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Exploring the Effects of Familiarity and Synchrony on the McGurk Effect
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by An Maiâ€”Mercer-University
Category: Sensation and Perception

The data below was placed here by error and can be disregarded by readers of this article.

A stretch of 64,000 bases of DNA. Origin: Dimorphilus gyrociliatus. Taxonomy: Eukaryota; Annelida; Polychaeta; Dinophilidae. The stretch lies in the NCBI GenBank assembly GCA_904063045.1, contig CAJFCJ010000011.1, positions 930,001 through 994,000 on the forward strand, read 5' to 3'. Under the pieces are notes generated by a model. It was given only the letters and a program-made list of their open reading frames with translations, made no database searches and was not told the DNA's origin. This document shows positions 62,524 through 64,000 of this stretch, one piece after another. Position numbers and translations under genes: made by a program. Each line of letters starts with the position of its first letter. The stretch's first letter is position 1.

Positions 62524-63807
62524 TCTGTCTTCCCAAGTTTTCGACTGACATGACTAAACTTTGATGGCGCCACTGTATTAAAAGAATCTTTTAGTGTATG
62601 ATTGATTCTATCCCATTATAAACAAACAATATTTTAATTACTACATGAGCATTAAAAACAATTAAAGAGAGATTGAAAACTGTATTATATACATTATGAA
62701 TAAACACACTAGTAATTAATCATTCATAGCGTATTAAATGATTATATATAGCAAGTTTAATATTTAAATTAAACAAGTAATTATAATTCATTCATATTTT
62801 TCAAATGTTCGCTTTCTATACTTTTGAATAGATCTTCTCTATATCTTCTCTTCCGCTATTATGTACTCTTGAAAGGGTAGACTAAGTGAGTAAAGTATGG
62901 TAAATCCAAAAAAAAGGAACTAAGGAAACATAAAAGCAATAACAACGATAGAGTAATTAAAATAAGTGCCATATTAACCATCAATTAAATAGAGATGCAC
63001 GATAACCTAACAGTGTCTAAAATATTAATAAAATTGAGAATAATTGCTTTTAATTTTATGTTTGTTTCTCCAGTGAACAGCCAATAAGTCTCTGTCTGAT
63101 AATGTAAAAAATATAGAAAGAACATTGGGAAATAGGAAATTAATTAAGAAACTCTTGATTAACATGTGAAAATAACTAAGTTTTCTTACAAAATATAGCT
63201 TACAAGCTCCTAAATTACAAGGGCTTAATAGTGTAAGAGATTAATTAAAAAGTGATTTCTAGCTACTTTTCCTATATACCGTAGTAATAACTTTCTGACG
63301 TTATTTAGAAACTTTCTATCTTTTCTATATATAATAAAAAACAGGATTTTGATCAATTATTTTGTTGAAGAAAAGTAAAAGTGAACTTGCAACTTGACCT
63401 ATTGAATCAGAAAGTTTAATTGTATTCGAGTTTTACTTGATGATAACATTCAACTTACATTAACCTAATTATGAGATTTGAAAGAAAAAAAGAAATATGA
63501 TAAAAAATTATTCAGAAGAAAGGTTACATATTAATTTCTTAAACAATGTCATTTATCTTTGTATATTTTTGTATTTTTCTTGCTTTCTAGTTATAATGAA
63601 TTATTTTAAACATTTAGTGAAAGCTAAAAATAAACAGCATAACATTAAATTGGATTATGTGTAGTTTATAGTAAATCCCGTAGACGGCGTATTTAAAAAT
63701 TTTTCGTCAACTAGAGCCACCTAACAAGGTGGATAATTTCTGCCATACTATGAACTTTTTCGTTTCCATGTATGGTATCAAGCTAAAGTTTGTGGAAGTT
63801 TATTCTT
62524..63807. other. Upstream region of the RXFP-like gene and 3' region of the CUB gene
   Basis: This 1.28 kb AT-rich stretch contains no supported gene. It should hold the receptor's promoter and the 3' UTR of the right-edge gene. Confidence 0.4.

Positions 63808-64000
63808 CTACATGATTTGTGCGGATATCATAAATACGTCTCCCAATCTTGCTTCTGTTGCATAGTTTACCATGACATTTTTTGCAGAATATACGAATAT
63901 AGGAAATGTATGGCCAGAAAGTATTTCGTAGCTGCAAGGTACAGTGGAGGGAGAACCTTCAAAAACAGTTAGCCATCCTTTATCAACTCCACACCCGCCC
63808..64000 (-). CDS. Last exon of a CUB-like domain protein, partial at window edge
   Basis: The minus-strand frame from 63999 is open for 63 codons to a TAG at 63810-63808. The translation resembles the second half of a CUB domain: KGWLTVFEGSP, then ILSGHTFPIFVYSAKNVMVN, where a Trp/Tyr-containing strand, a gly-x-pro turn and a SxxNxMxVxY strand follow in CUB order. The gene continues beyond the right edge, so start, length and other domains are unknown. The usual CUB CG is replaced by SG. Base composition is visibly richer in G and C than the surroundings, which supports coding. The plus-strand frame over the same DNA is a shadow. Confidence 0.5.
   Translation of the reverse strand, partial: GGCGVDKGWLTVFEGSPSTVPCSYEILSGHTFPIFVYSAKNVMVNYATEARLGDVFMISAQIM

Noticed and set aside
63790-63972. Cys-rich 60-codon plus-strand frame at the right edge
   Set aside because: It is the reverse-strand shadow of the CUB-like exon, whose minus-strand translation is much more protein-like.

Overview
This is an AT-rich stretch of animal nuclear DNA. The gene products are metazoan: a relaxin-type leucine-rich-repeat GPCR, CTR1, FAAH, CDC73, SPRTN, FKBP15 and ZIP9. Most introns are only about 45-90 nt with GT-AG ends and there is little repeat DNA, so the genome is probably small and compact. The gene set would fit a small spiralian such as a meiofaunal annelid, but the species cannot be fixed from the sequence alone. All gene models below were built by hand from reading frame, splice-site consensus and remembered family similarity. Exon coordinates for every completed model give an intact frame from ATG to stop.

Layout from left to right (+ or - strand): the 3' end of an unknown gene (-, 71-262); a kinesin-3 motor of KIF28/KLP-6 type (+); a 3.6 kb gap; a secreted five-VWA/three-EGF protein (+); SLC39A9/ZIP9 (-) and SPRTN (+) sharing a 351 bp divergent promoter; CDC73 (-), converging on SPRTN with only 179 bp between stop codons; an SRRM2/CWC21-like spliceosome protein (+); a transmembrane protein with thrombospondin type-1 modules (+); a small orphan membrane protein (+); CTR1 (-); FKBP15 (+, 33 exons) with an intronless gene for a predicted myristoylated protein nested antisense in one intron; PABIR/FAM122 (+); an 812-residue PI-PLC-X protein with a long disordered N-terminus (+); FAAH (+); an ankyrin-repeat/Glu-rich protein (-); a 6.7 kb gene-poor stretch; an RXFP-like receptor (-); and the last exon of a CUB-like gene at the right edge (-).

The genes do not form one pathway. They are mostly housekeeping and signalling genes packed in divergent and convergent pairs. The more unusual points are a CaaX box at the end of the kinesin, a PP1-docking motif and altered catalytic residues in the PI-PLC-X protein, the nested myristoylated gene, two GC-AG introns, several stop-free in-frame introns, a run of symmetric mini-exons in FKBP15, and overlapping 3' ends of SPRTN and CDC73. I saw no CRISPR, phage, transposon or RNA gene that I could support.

The McGurk effect is a speech phenomenon that demonstrates how speech perception is influenced by both visual and auditory processing (McGurk and MacDonald, 1976). For instance, when there is a discrepancy between the auditory stimulus (hearing a â€œbaâ€ sound) and the visual stimulus (seeing someone move his or her lips to a â€œgaâ€ sound), people report hearing a new and different speech sound (â€œdaâ€). In the present study, I combined the factors of familiarity and synchrony to see what influence their relationship would have on the McGurk effect. Some participants viewed videos of a professor they knew (familiar), whereas others viewed a professor they didnâ€™t know (unfamiliar). Synchrony was manipulated so that the audio was either in synchrony with the video, delayed by 90 ms, or delayed by 180 ms. Participants were presented with the stimuli and asked to report what they heard. Results indicated that the McGurk effect occurred most often when audio and visual stimuli were in synchrony. No other effects were significant. These findings were consistent with the original findings from McGurk and MacDonald, which stressed that the McGurk effect is a multimodal phenomenon.